Spring is a wondrous sight in the Rockies, filled with glowing green meadows and blooming wildflowers. If you want to spend a relaxing day in the serenity of nature’s beauty, there are many idyllic picnic spots to get comfortable. You can use public or private grills, as well as picnic tables in many locations. Some of the most picturesque picnic spots include Copeland Lake, Endovalley, Lily Lake, Beaver Ponds, and Lake Irene.
Rocky Mountain National Park is a mecca for photographers since there are limitless opportunities for eye-popping photos. Capture it all, from soaring mountain peaks to magical lakes. Some of the best spots for incredible pictures during your motorhome excursion to the Rockies include Emerald Trail Lake, Sky Pond, Alberta Lake, Longs Peak, and the Trail Ridge Road.
There are many native wildlife to see during your RV visit to the Rockies, from elk and moose to bighorn sheep and mule deer. You might even get to spot coyotes, bobcats, mountain lions, badgers, and bears. Dawn and dusk are actually some of the best times to snap photos of these majestic creatures when they are active. There’s no one best spot for sightings, since the entire park is full of wondrous animals. Don’t forget to bring your binoculars and camera.
A spring RV visit to Rocky Mountain National Park is one of the best times to see the over 280 species of birds that live here. At Cub Lake you will likely spot wrens and waterfowl, while Alluvial Fan is a great place to catch a glimpse of bluebirds and owls. With so many beautiful creatures flying through the skies, the Rockies is a paradise for birding enthusiasts of all levels.
One of the best ways to experience the majesty of some of the park’s greatest lakes is to take a guided tour. Held several days a week all summer long, these ranger-led walks will take you around these enchanting lakes where you can see a wondrous site of mountains reflected in the water. Surrounded by tranquil forests, these spots are some of the most breathtaking in the entire park. You won’t want to miss these sights during your RV trip to the Rockies.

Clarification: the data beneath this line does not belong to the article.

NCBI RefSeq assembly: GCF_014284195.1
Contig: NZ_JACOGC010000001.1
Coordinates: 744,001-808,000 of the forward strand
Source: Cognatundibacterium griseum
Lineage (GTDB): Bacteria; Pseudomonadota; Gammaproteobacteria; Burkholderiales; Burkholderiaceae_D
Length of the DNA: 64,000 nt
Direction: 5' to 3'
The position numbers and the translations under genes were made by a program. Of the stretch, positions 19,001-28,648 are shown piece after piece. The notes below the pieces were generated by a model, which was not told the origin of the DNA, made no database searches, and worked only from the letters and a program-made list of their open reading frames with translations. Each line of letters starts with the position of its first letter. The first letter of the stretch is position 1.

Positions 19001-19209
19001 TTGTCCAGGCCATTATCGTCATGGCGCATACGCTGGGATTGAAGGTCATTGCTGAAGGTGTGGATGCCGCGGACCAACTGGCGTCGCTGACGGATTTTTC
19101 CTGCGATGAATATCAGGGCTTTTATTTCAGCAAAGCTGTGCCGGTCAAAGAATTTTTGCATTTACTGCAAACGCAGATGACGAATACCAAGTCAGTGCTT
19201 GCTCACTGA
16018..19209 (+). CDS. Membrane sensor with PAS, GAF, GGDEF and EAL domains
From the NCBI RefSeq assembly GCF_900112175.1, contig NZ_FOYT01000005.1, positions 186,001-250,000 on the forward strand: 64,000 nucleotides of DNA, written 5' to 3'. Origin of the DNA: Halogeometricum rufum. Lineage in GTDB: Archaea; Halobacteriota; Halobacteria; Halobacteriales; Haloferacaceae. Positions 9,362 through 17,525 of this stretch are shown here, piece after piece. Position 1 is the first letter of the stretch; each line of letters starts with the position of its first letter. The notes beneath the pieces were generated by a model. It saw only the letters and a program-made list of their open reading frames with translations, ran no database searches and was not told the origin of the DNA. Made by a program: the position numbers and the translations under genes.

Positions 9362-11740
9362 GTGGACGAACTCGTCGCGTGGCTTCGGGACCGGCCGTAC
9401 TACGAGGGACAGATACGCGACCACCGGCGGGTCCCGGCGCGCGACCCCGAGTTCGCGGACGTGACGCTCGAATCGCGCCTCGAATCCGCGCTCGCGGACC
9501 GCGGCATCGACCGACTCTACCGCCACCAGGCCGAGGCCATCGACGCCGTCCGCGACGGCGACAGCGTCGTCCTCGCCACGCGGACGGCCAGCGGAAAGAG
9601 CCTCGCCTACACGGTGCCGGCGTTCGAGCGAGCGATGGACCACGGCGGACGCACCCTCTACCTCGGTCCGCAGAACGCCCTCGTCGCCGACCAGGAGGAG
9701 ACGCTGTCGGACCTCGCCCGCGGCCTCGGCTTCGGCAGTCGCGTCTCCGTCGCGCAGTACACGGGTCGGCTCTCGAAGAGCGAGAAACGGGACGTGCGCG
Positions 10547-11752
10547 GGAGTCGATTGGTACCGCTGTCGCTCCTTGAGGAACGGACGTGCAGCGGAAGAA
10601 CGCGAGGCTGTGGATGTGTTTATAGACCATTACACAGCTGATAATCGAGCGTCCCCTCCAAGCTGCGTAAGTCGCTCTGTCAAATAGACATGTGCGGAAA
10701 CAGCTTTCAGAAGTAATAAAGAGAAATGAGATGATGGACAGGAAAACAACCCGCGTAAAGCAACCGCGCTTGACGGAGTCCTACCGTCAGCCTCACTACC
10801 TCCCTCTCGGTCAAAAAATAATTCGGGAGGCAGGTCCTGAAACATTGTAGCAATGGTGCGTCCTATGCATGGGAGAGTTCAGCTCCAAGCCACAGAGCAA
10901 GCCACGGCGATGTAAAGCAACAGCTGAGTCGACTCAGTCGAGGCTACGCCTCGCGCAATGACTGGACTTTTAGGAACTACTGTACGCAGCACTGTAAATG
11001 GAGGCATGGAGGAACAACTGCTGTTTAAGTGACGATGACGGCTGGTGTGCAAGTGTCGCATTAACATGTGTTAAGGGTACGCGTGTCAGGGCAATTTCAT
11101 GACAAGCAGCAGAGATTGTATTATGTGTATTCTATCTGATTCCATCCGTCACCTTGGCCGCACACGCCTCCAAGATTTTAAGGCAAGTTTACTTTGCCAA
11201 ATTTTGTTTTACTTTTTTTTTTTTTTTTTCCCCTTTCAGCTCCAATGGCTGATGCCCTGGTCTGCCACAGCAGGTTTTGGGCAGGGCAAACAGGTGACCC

An incredible way to celebrate the summer starry night sky is to a attend one of the regularly scheduled night sky and astronomy programs at the park. You can soak in dazzling celestial surprises by looking through telescopes, learning about the astronomy in the Rockies, or listening to thrilling ranger stories. If you’re taking your RV trip in August you can enjoy a visit to the Rocky Mountain National Park Night Sky Festival, which encompasses three fun-filled days of lectures, activities, and night sky viewing.
If you want to get out of the motorhome and take a hike to one get one of the most spectacular views in the park, you’ll love a trip up Deer Mountain. This moderate three-mile trek is one of the most popular in the park since you can soak in incredible views of Longs Peak and Hallett Peak. At the summit, you can enjoy a mountain picnic while taking in the amazing panoramic views that surround you.
If you want to learn more about the cultural history of the Rocky Mountains, you won’t want to miss a tour of Holzwarth Historic Site, which is only available in the summer. Whether you venture to this historic site on your own or take a ranger-led tour, you’ll love the chance to explore a ranch, lodge, and cabins built by early 20th-century settlers. This the perfect spot to step back in time during your summer RV adventure to the Colorado Rockies.
Climbing and mountaineering have been popular sports in the Rockies since the 1800s. This national park is a world-renowned destination for rock climbers with hundreds of peaks and rock faces to tackle. Some of the most common spots for these adventures include the 14,249-foot Longs Peak, Lumpy Ridge, and Hallett Peak. An RV trip to Rocky Mountain National Park offers wondrous opportunities for climbing and mountaineering unlike anywhere else in the country.